The Editor’s Vision
The Editor’s Role
What is the role of a journal editor?
Some may see the editor’s role as grammar cop, searching for incorrect
usage of “which” and “that” and other lapses. As editor, I have my own
pet peeves, but I see this type of editing as mainly a matter of attempting
to promote clear communication. Many rules are arbitrary (e.g., for “which”
versus “that”, see Webster’s Dictionary of English Usage, 1989,
pp. 894-896). I try to refrain from “which” hunts, although if a sentence
construction offends me, I will change it.
If a journal were edited the same
way as most conference proceedings, the editor’s primary role would be
to select appropriate reviewers who were knowledgeable in the methods and
subject of a particular manuscript, and then abide by the opinion of the
reviewers. If the editor makes one decision to accept or reject, as is
done with conference papers, this is a manageable procedure. However, reviewers
may disagree, or an author may offer a more compelling argument than a
reviewer. The editor must exercise judgement. There is, however, a more
important role for the editor. What type of articles should be in a particular
journal? Ultimately, the editor of a journal will determine what will be
the niche of the journal. The editor should consider the constituents of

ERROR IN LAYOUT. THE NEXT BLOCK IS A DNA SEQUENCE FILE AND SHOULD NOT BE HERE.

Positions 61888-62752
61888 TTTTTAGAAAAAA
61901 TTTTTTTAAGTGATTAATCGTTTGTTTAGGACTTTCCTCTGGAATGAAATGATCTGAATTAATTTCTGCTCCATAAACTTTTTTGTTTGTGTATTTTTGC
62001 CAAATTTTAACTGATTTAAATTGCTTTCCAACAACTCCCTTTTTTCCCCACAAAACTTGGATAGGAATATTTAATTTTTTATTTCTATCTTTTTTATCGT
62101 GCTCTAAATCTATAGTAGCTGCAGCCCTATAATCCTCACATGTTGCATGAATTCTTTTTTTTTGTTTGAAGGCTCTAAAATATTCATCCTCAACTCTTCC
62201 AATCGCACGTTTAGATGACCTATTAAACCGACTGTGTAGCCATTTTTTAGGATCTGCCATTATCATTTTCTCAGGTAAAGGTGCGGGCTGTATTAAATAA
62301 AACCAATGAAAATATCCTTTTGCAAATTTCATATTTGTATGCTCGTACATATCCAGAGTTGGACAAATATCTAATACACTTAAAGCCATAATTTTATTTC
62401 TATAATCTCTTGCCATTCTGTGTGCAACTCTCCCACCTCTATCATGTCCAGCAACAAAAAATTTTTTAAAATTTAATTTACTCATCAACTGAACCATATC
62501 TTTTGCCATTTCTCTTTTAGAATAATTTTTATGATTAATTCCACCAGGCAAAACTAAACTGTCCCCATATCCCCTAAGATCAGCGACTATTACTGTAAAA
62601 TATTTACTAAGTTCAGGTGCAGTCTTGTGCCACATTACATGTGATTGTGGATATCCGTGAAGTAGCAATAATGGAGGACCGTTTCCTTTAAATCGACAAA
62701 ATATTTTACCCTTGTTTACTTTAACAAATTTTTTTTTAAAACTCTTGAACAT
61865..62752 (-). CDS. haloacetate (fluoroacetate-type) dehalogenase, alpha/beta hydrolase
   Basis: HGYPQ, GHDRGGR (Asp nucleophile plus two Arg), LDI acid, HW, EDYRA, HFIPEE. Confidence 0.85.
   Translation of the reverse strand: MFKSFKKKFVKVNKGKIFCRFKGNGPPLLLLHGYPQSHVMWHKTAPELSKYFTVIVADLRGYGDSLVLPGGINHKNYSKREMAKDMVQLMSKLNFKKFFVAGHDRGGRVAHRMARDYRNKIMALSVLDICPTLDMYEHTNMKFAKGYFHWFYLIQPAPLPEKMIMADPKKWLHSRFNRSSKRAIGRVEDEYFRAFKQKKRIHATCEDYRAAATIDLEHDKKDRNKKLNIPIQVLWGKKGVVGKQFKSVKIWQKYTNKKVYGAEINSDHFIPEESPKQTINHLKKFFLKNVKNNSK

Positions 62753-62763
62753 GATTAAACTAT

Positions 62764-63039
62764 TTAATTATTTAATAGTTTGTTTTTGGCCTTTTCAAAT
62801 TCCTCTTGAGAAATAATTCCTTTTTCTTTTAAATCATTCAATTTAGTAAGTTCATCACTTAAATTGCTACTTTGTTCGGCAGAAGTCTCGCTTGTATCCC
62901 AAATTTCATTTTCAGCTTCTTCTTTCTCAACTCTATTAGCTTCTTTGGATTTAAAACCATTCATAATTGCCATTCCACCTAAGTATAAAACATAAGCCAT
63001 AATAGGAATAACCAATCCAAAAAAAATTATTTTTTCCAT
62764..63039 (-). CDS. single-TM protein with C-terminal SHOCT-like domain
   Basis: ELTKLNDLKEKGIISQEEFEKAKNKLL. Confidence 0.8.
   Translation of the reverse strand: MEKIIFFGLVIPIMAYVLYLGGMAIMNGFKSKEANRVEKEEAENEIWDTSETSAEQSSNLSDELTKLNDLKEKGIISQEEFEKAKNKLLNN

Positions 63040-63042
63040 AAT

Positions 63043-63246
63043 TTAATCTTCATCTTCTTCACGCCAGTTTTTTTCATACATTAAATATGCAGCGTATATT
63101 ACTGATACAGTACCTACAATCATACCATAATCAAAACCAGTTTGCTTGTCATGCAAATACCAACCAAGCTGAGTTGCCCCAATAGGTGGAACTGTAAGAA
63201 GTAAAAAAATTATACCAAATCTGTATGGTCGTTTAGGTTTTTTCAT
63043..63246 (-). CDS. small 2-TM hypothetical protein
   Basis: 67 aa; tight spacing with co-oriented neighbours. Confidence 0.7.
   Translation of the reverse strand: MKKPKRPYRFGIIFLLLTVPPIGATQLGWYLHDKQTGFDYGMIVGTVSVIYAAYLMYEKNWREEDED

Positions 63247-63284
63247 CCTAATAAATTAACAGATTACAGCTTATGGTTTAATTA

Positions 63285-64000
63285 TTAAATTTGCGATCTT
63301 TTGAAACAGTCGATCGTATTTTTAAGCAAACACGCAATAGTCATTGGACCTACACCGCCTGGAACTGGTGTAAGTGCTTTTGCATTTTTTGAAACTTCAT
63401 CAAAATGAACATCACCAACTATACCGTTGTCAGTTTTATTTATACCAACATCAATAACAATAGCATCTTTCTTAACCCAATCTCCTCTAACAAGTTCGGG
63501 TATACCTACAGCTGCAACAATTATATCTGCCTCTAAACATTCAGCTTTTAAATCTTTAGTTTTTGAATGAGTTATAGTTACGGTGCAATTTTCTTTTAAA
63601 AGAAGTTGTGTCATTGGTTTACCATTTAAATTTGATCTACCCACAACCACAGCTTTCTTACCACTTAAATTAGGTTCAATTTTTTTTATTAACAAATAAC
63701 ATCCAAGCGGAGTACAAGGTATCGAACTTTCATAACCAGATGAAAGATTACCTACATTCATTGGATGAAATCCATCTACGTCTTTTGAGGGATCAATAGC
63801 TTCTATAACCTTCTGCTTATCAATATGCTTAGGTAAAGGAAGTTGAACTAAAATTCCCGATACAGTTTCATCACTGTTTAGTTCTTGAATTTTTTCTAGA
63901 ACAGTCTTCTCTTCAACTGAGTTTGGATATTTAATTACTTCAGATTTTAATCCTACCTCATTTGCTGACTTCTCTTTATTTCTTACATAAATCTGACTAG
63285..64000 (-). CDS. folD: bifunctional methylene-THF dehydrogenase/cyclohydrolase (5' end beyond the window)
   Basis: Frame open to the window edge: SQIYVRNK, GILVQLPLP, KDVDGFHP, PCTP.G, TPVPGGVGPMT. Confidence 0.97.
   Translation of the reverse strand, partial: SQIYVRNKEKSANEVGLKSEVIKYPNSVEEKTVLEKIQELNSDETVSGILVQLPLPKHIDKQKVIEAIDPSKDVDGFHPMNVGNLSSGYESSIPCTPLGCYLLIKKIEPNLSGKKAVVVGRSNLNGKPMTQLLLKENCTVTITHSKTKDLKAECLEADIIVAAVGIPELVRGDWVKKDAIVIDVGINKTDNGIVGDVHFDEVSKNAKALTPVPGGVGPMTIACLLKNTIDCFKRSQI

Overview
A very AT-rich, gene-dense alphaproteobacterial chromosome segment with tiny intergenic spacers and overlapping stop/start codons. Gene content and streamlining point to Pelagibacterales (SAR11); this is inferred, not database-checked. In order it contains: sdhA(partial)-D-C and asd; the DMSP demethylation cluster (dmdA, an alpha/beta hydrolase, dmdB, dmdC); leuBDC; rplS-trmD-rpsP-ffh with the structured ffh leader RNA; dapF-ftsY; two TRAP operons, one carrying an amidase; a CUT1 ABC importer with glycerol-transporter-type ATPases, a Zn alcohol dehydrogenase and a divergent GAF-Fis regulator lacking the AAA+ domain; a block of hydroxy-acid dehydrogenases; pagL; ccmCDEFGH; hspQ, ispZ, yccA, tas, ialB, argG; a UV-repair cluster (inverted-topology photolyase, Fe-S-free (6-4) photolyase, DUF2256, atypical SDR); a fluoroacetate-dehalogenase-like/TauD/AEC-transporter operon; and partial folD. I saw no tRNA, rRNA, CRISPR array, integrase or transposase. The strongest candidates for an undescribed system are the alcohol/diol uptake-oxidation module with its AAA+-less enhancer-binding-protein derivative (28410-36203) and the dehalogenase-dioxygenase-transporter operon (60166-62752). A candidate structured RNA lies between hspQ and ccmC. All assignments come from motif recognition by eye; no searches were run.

The Journal’s Constituencies
An academic journal has several constituencies,
and any one subscriber may belong to several of these groups at the same
time. The most concerned group consists of the aspiring authors, who may
need publications to keep their jobs or receive promotions. The unfortunate
truth is that these victims of the “publish or perish” syndrome usually
receive little credit for clearly communicating research results, and have
little motivation to rewrite an article a dozen times just to make it understandable
to more readers. Another group consists of faculty who want to keep up
with research in the field. This group may have the training to understand
some types of research, but not necessarily all types of research and theories.
For an interdisciplinary journal such as Financial Counseling and Planning,
there is an enormous range of theoretical models and statistical methods
used. Few, if any, people are competent to understand all of the models
and methods used in articles in this journal.
The AFCPE Mission
The leaders of the Association
for Financial Counseling and Planning Education have had a vision of an
organization that could serve the needs of both academic researchers and
practitioners. Other organizations have had a similar vision, but in many
cases, practitioners have been dissatisfied with the organization’s research
journal. There may be pressure for a journal to publish more applied, or
even “how-to” articles, or practitioners may simply tolerate the organization’s
journal without much enthusiasm. In some organizations, practitioners may
start dropping out because they do not feel they benefit from the overly
“academic” articles published in the journal.
The Editor’s Vision
As editor, I would like this journal
to focus on publishing original research. (The article by Mason in this